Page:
Saul Nash opened the second day of London Fashion Week, delivering his debut solo catwalk show having graduated from Fashion East during the pandemic. This season offered an autobiographical deep dive, with Nash working back through his teenage years and experience of secondary school, reliving all the moments he had long “swept away”. And while the designer admits that those memories are pretty fragmented now, the body – as they say – keeps the score. Models moved in choreographed throngs, while others broke out into jaggedy movements and distorted solos. Piece by piece, Nash played with and warped the past, deconstructing school uniform staples with magnets, twisted patterns, and ergonomic cut-aways. Short-sleeve shirts were put through crunchy nylons, jersey pullovers were stitched with v-necks to resemble school jumpers, while sturdy-looking track pants took on the shape of supermarket-bought smart trousers. Backdropped by a TFL bus stop, this collection reflected back all the hallmarks of growing up in London – shrunken Just Do It bags, Kickers, and Zip cards, which Nash had printed onto the back of a cagoule.
No surprises that Nensi Dojaka just put forward a tempting proposal that might just convince you to shed your crusty lockdown layers come SS22, as she staged her debut solo show on day one of LFW’s big comeback (god, don’t they grow up so fast?) The newly-crowned LVMH Prize winner of course sent a succession of the skimpy silk chiffon slips she does oh-so-well down the runway, only this season the daring diaphanous looks were paired with something a little more substantial – in the form of high-waisted, slim-fit cigarette pants and boxy blazers with exaggerated shoulders. Dojaka also expanded her colour palette this time around. Previously sticking to a strict goth-friendly line-up of blacks, greys, and browns, SS22 incorporated pale powder and flamingo pink, rust, and red, which snaked around the models’ bodies as subtle accents in seams and straps. An absolutely stunning collection for sure, but one I couldn’t help watching and thinking how good it would look on a curve model or two. Next season?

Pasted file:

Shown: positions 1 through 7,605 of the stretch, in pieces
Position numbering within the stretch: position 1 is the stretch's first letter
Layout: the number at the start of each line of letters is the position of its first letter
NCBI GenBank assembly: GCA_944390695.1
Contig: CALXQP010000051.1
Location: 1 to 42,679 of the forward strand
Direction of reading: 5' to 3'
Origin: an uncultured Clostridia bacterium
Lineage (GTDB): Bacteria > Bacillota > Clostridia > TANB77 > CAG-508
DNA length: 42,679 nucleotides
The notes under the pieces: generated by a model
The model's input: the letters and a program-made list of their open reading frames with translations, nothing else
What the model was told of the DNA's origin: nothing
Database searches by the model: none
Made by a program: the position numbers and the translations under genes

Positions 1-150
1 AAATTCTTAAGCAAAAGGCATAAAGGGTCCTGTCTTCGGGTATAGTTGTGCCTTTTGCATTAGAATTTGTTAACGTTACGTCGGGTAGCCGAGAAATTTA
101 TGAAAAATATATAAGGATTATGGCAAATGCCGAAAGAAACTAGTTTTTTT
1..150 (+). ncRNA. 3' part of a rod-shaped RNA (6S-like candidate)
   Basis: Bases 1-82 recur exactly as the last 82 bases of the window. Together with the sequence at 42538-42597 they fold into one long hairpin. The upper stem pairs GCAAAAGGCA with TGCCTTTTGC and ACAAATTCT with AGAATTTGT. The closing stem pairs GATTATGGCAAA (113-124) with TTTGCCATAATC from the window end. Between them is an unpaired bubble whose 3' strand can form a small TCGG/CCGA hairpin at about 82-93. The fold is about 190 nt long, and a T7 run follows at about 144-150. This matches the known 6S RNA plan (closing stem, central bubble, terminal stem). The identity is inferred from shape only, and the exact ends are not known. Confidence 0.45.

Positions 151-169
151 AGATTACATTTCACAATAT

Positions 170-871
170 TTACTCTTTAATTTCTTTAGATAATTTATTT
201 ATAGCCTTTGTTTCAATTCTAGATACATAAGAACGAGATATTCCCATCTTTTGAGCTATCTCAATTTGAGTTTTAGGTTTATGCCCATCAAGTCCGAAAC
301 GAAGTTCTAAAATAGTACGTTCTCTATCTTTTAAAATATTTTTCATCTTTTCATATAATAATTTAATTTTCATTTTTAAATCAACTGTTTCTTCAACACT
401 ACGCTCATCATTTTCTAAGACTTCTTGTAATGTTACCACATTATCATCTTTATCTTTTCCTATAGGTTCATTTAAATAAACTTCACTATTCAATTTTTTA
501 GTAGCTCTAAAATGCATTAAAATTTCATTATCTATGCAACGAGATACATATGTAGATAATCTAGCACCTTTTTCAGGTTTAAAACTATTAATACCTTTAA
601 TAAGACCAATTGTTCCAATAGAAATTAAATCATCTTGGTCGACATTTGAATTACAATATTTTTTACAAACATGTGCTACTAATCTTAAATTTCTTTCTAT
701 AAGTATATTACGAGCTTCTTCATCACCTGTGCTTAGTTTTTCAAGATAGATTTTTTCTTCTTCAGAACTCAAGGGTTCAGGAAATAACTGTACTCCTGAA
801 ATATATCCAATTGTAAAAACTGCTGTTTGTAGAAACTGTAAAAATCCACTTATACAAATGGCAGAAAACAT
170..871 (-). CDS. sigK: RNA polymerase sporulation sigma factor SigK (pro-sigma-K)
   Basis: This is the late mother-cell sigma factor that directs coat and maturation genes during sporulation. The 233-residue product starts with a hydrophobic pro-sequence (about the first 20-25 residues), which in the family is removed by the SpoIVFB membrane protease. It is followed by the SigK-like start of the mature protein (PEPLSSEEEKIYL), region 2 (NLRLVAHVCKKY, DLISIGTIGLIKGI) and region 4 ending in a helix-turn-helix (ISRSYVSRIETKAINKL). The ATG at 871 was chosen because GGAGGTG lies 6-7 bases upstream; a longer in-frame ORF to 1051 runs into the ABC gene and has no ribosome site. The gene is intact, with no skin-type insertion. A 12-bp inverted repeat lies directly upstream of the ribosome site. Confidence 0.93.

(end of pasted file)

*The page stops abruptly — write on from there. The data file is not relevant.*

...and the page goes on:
As someone who’s been shouting from the rooftops about the coming climate catastrophe for the better part of the last three decades, it should probably not come as a surprise that Vivienne Westwood’s SS22 collection is called Save Our Souls, SOS! Deciding to skip fashion week in favour of a digital lookbook for the new season, the downsized offering draws inspiration from the designer’s seminal 1998 show Tied to the Mast. No prizes for guessing that this meant a strong nautical theme ran throughout, with classic Westwood corsets, twisted tailoring, and tartan and stripes all on the line-up. Think modern-day buxom wench or well-dressed pirate and you’ve pretty much got the gist. The ahoy agenda? Alive and well in Dame Viv’s hands.